Harvey Weinstein’s victims to be given $17 million payout: Court

Harvey Weinstein’s victims to be given $17 million payout: Court

After almost three years after Weinstein Company declared bankruptcy, a judge confirmed a liquidation plan that provides a $17.1 million fund for Weinstein’s sexual misconduct victims.

According to Variety, the plan also provides $9.7 million to the former officers and directors of the Weinstein Co., allowing them to pay a portion of their legal bills over the last several years. The directors and officers — who include Weinstein’s brother, Bob, as well as James Dolan, Tarak Ben Ammar, and Lance Maerov — also received releases that absolve them of any potential liability for enabling Weinstein’s conduct.

US Bankruptcy Judge Mary Walrath approved the plan after a hearing in Delaware, saying that without the settlement, Weinstein’s victims would get “minimal if any, recovery.”

The liquidation plan wraps up a contentious and long-running legal fight over the remnants of Weinstein’s independent studio. The company collapsed in late 2017, following the disclosure of dozens of allegations of rape, sexual assault, harassment and other misconduct.

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The $17 million victims’ fund will be divided among more than 50 claimants, with the most serious allegations resulting in payouts of $500,000 or more. The settlement was put to a vote of Weinstein’s victims, with 39 voting in favor and eight opposed.

An attorney representing the objectors, argued Monday that the settlement fund is “meager” and that the deal deprives her clients of the opportunity to pursue Bob Weinstein and other directors in court.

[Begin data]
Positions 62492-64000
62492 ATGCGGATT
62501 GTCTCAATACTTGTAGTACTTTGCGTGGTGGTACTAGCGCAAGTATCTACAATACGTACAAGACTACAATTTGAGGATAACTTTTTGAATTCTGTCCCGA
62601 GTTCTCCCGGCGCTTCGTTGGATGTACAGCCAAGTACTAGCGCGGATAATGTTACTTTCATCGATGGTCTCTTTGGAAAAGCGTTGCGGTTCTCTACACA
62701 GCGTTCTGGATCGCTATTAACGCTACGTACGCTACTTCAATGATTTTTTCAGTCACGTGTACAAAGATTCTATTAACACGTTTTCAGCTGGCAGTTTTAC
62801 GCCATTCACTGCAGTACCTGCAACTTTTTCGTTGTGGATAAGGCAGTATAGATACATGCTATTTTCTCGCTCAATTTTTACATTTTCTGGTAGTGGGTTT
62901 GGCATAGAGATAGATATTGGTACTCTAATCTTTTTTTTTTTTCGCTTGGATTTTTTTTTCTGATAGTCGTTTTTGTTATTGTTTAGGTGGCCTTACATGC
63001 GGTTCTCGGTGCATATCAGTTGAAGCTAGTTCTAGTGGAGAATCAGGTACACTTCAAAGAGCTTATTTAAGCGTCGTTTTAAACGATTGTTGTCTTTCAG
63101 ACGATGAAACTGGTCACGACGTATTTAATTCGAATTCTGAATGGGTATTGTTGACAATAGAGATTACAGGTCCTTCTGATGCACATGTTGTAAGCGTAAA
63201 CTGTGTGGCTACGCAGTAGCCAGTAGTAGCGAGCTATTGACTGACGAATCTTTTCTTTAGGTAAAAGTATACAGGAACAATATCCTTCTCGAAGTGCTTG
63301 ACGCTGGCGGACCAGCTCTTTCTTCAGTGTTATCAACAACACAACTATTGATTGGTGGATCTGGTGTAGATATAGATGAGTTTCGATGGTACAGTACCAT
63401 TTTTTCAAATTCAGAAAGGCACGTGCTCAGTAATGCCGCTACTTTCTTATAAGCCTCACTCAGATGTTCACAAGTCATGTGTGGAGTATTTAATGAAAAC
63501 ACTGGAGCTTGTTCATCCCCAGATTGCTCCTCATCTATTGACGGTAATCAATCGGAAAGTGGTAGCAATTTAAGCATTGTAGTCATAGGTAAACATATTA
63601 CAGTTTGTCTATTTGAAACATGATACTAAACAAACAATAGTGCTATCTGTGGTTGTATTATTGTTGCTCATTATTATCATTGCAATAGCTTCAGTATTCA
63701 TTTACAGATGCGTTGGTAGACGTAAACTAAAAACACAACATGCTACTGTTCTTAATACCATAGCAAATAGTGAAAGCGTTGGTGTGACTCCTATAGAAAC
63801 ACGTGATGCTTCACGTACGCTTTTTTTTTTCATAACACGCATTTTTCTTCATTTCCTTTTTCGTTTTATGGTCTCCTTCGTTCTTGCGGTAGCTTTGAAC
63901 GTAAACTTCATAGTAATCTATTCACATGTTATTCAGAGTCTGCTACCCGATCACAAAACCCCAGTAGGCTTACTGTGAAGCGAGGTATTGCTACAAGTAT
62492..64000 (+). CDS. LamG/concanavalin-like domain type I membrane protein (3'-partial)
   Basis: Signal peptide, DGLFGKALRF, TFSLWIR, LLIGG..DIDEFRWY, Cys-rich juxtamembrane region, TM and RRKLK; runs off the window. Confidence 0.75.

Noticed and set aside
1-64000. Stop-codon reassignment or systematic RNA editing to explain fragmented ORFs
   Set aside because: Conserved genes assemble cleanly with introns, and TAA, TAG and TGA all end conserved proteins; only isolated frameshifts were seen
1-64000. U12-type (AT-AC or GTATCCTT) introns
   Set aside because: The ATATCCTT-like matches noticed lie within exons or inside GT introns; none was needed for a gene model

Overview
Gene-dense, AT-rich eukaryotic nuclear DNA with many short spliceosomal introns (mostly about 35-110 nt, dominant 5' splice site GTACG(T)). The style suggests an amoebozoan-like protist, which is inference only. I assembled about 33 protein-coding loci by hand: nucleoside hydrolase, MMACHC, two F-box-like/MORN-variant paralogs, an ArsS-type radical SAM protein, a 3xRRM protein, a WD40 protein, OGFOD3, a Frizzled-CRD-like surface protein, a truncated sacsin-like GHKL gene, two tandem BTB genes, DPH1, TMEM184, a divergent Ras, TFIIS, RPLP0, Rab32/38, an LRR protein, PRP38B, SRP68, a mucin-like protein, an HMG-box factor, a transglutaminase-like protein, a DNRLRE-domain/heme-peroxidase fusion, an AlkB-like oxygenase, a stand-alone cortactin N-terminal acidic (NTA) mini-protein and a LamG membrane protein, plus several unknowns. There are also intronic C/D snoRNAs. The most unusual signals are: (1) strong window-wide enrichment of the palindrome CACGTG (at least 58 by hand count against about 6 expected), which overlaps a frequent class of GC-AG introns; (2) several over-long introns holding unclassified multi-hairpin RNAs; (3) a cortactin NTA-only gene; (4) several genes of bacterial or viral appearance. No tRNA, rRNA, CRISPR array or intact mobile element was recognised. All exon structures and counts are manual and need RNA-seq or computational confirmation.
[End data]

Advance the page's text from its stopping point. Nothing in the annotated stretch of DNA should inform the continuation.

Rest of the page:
“There are more than monetary considerations that my clients are seeking,” she said. “They are seeking a finding from a jury that holds all responsible parties accountable. That’s not just Harvey Weinstein.”

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An earlier version of the settlement would have provided a $24.3 million payout to victims, including women who alleged they were abused in the “Miramax” era, which predated 2005. But Judge Alvin Hellerstein rejected the deal, saying the class action suit that included the Miramax-era victims was not viable. The settlement was later revised to exclude Miramax, Disney and their insurers.

Weinstein’s lawyer Imran H. Ansari of Aidala, Bertuna & Kamins sent a statement to The Hollywood Reporter that read, “While there are those who continue to rail against the settlement, that the court found acceptable today, the practical reality is that outside the settlement the plaintiffs face an uncertain financial recovery, with The Weinstein Company bankrupt, and Mr. Weinstein, who denies the claims against him, with a current and future financial state that is far from healthy,” he said. “Those yelling loudly seem to ignore, for whatever reason, that many parties have wanted this settlement to succeed, importantly, it is not just the Weinstein defendants, but the plaintiffs themselves, who likely recognize that it is the only route to a realistic recovery.”

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